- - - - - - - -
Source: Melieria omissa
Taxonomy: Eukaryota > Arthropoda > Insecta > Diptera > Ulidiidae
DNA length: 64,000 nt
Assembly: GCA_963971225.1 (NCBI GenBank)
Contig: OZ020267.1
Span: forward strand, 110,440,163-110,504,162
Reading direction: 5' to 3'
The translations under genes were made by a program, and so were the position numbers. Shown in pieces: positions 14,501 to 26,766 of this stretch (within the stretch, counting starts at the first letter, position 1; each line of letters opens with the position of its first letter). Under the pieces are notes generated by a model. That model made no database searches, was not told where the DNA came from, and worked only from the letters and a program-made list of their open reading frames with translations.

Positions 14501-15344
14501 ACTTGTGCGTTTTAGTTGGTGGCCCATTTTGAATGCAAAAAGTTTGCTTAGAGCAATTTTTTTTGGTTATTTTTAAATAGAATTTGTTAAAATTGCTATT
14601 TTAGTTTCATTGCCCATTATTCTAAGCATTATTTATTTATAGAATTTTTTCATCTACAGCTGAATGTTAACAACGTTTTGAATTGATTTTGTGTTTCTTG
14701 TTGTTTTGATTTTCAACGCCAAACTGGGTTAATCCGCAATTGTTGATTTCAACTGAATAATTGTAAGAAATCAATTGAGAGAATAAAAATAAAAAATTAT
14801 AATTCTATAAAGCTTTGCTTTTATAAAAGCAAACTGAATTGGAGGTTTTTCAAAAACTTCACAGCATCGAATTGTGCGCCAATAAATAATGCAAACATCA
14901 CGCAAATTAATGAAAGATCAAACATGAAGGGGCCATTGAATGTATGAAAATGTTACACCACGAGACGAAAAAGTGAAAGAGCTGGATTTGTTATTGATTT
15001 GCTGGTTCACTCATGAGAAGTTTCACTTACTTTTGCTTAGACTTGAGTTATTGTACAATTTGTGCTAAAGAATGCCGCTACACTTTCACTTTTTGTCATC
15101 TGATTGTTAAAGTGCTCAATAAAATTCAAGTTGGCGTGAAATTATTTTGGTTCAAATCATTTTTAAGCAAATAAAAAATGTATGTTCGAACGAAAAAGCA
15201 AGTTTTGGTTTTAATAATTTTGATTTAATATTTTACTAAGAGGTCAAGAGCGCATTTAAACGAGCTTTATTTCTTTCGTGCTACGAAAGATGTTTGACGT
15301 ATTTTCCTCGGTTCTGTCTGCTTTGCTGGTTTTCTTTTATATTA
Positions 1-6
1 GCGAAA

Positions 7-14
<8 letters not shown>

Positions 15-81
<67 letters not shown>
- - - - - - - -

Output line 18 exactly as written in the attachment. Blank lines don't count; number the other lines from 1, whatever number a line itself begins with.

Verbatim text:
15301 ATTTTCCTCGGTTCTGTCTGCTTTGCTGGTTTTCTTTTATATTA